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November 21, 1876|
Wyłkowyszki, then the Russian Empire, today Lithuania
|Died||August 21, 1944
|Nationality||Polish (born in the Russian Empire)|
Early life and studies
Lalewicz finished school at a gimnazjum in Suwałki in 1895. He then studied architecture at the Academy of Fine Arts in Saint-Petersburg, from which he graduated in 1901. He continued his studies in Sweden, Norway, Germany, Austria and Italy. Until 1917, he taught the history of art and the history of architecture in Saint Petersburg schools, while at the same time designing various buildings in Moscow and Saint Petersburg. After World War I he moved back to newly independent Poland. Between 1925 and 1927 he was the dean of the Architecture Department at the Warsaw Polytechnic, and between 1935 and 1938, he was a rector. He was active in various social organizations dedicated to the preservation of historic buildings.
World war II
After the Nazi invasion of Poland, Lalewicz served as a director of the emergency medical services (Pogotwie Techniczne) during the Siege of Warsaw. Under German occupation he was a teacher at one of the secret universities (all education past primary school for Poles had been banned by the Nazis). He was expelled by the Germans from his home in 1943.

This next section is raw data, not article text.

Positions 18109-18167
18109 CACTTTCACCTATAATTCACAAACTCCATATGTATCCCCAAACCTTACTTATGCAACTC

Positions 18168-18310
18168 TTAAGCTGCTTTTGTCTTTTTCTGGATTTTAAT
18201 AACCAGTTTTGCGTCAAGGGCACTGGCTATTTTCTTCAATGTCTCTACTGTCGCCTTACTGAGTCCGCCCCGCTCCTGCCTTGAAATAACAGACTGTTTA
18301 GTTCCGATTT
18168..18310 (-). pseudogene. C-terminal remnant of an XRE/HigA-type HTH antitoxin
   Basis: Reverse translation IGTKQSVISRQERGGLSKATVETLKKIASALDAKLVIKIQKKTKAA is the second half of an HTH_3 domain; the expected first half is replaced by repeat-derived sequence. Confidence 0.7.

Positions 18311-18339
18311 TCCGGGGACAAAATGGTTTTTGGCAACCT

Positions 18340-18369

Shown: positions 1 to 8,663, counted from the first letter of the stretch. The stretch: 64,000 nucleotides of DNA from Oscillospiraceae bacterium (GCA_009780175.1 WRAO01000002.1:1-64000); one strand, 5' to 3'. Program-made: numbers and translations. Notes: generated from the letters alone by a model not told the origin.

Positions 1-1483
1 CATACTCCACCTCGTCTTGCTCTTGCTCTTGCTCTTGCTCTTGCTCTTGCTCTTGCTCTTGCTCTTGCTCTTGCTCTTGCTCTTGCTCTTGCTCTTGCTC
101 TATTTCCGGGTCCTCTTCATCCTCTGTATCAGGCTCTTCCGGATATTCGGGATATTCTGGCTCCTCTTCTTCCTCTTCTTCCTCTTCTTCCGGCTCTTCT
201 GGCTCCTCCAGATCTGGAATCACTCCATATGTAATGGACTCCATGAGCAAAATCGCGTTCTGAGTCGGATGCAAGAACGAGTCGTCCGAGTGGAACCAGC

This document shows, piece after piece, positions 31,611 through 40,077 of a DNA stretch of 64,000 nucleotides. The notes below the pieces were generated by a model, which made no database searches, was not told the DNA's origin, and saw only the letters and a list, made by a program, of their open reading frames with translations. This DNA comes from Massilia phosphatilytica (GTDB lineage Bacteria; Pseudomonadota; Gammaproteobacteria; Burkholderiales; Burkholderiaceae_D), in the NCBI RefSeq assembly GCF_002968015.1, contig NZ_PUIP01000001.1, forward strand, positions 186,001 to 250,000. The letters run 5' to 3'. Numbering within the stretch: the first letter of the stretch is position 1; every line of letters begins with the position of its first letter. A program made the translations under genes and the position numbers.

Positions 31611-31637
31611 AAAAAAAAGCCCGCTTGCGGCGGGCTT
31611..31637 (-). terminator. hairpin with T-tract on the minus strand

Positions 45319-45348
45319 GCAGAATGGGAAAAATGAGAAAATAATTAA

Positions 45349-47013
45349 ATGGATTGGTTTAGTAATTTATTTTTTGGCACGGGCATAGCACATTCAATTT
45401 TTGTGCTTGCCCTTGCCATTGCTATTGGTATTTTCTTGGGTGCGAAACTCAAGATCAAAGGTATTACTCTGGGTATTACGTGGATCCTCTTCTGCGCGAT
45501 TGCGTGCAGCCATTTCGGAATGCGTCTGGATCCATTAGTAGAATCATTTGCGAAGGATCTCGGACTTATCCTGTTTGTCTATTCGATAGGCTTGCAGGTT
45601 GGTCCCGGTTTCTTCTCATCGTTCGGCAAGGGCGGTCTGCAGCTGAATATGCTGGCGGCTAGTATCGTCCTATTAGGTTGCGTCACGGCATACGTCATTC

Lalewicz was executed during the Warsaw Uprising by German units, in the Mass murder on Dzika street on August 21, 1944. A symbolic grave was erected after the war at Warsaw's Powązki Cemetery (244-I-29).
- The Palace of M.K. Pokotilov in Saint-Petersburg (1909).
- The F.L. Mertens department store building in Saint-Petersburg (1911–1912).
- The tenement house of M.A. Soloveychik in Saint-Petersburg (1911-1913).
- The cinema/theater "Parisiana" in Saint-Petersburg (1913–1914).
- An administrative building for the Russo-American Manufacturing Firm "Treugol’nik" in Moscow (1916).
- Commander's Cross of the Order of Polonia Restituta
Media related to Marian Lalewicz at Wikimedia Commons